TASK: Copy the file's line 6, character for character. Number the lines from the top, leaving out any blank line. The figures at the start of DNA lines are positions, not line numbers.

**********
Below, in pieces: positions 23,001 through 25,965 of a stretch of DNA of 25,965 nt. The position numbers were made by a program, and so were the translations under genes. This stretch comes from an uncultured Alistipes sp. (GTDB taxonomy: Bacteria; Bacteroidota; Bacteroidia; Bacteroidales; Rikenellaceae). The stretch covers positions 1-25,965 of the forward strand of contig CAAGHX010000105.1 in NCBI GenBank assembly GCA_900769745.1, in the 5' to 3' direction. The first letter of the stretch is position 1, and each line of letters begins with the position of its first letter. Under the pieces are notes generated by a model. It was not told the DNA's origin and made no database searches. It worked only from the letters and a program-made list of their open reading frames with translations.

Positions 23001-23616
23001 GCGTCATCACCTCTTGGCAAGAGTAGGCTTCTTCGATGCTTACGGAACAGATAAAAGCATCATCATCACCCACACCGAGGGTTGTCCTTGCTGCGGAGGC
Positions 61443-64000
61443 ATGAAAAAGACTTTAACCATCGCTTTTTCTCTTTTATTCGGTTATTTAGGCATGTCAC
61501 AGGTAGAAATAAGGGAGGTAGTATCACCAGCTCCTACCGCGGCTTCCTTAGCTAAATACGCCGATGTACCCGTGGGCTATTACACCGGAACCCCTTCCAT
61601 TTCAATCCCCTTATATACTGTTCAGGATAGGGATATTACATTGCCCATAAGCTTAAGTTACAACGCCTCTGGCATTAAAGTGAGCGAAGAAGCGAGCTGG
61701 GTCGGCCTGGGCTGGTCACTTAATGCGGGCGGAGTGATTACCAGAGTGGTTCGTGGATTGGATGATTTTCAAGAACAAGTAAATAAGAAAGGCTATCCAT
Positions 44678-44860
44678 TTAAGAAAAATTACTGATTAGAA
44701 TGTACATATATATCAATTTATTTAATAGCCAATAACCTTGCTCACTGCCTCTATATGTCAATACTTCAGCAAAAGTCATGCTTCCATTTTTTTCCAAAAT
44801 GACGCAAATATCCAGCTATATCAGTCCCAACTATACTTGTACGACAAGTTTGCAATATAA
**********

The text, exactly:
61501 AGGTAGAAATAAGGGAGGTAGTATCACCAGCTCCTACCGCGGCTTCCTTAGCTAAATACGCCGATGTACCCGTGGGCTATTACACCGGAACCCCTTCCAT